According to resolution plan, the consortium of HNIs would pay up to Rs 3,500 crore, as compared to over Rs 7,000 crore in dues to financial creditors, said a banker involved with the case.
However, this approval came after the resolution professional Vandana Garg had to seek more time from the NCLT, since the 270-day period had ended on 31 March.
Garg had to approach the tribunal for an extension because a previous attempt at voting for the plan resulted in less than 75 percent of the creditors backing it. Under the IBC, financial creditors holding at least 75 percent of the debt must back a bid for it to be approved.
Garg confirmed that lenders have accepted the bid but declined to share details.
The NCLT will now hear the matter and consider the lender’s decision on 18 April.
Liberty House UK is the sole bidder for ABG Shipyard.
Liberty House has submitted a second resolution plan for the company, after the lenders declined to consider the first one as it was below the liquidation value, a banker in the know confirmed. The financial creditors for the shipping company are owed over Rs 18,000 crore, according to claims admitted by the resolution professional in the matter.
Liberty House declined to comment on the matter. The resolution professional of ABG Shipyard did not respond to an email sent on Wednesday evening.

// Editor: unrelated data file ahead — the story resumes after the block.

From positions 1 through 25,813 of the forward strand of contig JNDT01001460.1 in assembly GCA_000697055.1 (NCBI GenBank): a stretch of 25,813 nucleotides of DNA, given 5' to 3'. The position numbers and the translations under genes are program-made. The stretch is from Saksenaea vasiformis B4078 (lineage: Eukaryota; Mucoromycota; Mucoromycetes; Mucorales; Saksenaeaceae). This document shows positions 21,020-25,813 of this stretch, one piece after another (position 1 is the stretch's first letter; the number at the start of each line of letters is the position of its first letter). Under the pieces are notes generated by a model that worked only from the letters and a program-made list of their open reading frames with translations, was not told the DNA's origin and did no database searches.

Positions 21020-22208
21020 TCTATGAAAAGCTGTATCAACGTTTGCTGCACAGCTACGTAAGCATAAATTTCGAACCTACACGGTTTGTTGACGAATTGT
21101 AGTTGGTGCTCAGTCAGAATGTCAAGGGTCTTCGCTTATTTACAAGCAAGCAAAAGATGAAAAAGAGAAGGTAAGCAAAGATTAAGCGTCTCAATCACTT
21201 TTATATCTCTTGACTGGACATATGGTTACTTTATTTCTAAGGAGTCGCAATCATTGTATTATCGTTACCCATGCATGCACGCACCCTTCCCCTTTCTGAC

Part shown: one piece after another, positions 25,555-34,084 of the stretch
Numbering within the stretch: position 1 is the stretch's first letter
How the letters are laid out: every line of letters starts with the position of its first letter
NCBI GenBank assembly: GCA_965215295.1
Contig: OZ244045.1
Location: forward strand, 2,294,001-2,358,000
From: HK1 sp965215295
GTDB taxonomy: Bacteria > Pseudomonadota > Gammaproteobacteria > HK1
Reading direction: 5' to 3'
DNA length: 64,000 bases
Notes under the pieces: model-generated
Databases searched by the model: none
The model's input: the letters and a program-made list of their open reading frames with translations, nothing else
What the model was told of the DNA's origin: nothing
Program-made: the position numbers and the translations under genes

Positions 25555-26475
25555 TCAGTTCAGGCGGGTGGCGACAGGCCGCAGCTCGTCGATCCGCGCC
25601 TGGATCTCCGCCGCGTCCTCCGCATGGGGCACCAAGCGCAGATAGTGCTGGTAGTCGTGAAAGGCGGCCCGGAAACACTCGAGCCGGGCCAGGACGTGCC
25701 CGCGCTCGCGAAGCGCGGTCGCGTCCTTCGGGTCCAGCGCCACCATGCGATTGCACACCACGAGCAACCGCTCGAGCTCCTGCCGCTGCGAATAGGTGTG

Liberty House UK has also bid for Amtek Auto. The committee of creditors for Amtek Auto are said to have finalised the resolution plan they received from Liberty House.
On 5 April, the company informed exchanges that lenders had approved the resolution plan from Liberty House, without disclosing details. The plan involves a 75 percent haircut for banks involved, said a banker familiar with the plan. Financial creditors have admitted claims worth Rs 12,321 crore.
Liberty House declined to comment on the matter. The resolution professional of Amtek Auto did not respond to an email sent on Wednesday evening.
Will The 270-Day Deadline Be Breached?
In 11 of the 12 cases, resolution has begun. The exception is Era Infra & Engineering Ltd., where the NCLT allowed insolvency proceedings to begin only in February.
M S Sahoo, the chairperson of the Insolvency & Bankruptcy Board of India, told BloombergQuint that stakeholders are fully aware of the consequences of missing the 270-day deadline. He believes that these stakeholders will, therefore, act in a way to meet these timelines.
Just like what we saw during the admission stages, things may take some time to streamline. We have to have the patience of seeing it through.M S Sahoo told BloombergQuint
According to a 21 March report by CLSA, the first 12 cases accounted for about Rs 2.77 lakh crore in bad loans. The timely resolution of these loans is important to ensure that banks start to see some relief on bad loans and provisioning over the course of the current financial year.
(This story was first published on BloombergQuint)